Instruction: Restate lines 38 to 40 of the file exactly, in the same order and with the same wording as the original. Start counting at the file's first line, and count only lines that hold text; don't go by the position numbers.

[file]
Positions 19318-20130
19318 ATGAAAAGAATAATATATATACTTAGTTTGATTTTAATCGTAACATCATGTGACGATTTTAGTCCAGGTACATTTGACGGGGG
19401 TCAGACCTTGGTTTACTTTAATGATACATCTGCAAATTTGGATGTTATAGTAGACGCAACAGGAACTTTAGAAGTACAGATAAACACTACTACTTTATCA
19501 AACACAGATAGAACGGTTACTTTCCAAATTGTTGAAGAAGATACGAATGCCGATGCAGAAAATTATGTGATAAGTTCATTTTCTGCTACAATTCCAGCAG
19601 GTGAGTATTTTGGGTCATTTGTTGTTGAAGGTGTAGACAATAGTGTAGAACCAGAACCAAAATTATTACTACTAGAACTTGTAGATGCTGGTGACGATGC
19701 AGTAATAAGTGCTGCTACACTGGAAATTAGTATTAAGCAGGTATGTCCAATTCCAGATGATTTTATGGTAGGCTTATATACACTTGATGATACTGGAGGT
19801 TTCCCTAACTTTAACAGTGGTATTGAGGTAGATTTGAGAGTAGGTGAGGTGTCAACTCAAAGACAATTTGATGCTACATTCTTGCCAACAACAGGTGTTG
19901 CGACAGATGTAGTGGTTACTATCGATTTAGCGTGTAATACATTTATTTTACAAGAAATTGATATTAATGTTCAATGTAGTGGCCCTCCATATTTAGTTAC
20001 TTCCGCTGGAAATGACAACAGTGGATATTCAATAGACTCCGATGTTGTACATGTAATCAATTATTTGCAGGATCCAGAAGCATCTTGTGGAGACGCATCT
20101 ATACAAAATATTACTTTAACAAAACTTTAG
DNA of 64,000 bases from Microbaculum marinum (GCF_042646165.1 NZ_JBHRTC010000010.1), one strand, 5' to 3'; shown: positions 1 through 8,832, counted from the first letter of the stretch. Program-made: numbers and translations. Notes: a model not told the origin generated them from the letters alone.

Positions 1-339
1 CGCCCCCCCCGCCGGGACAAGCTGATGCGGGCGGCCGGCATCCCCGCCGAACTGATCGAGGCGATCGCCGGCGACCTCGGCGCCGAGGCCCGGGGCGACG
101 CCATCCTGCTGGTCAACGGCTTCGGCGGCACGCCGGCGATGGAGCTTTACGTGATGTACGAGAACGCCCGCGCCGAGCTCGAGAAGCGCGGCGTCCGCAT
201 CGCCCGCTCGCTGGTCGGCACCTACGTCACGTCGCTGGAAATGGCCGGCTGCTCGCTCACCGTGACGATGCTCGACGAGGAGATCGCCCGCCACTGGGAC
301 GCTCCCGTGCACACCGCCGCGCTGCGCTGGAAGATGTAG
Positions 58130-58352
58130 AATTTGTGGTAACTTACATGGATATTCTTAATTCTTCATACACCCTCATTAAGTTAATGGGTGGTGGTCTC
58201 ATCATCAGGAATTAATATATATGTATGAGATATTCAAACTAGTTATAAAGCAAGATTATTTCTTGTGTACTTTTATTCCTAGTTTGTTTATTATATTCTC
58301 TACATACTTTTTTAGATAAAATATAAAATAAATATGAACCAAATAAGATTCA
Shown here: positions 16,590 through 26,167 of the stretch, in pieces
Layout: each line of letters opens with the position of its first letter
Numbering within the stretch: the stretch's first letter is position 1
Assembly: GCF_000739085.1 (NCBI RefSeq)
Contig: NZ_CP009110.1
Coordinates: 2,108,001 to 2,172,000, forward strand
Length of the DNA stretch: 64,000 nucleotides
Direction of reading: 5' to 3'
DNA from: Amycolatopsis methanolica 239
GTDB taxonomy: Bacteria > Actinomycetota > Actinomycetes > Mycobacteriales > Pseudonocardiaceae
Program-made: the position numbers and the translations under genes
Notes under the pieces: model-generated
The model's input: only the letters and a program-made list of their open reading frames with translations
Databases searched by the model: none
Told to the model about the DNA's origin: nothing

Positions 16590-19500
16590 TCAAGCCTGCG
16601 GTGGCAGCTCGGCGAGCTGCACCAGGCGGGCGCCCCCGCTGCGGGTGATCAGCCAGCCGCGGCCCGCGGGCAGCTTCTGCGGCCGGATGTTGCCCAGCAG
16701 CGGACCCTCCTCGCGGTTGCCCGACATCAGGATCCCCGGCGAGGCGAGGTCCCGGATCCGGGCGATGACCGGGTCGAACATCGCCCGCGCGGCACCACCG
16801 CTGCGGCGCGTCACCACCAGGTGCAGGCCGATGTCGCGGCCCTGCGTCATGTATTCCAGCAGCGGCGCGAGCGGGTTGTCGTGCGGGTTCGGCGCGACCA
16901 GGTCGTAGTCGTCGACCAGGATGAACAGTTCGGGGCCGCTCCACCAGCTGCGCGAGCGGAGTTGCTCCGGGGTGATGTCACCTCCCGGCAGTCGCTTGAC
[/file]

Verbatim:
16601 GTGGCAGCTCGGCGAGCTGCACCAGGCGGGCGCCCCCGCTGCGGGTGATCAGCCAGCCGCGGCCCGCGGGCAGCTTCTGCGGCCGGATGTTGCCCAGCAG
16701 CGGACCCTCCTCGCGGTTGCCCGACATCAGGATCCCCGGCGAGGCGAGGTCCCGGATCCGGGCGATGACCGGGTCGAACATCGCCCGCGCGGCACCACCG
16801 CTGCGGCGCGTCACCACCAGGTGCAGGCCGATGTCGCGGCCCTGCGTCATGTATTCCAGCAGCGGCGCGAGCGGGTTGTCGTGCGGGTTCGGCGCGACCA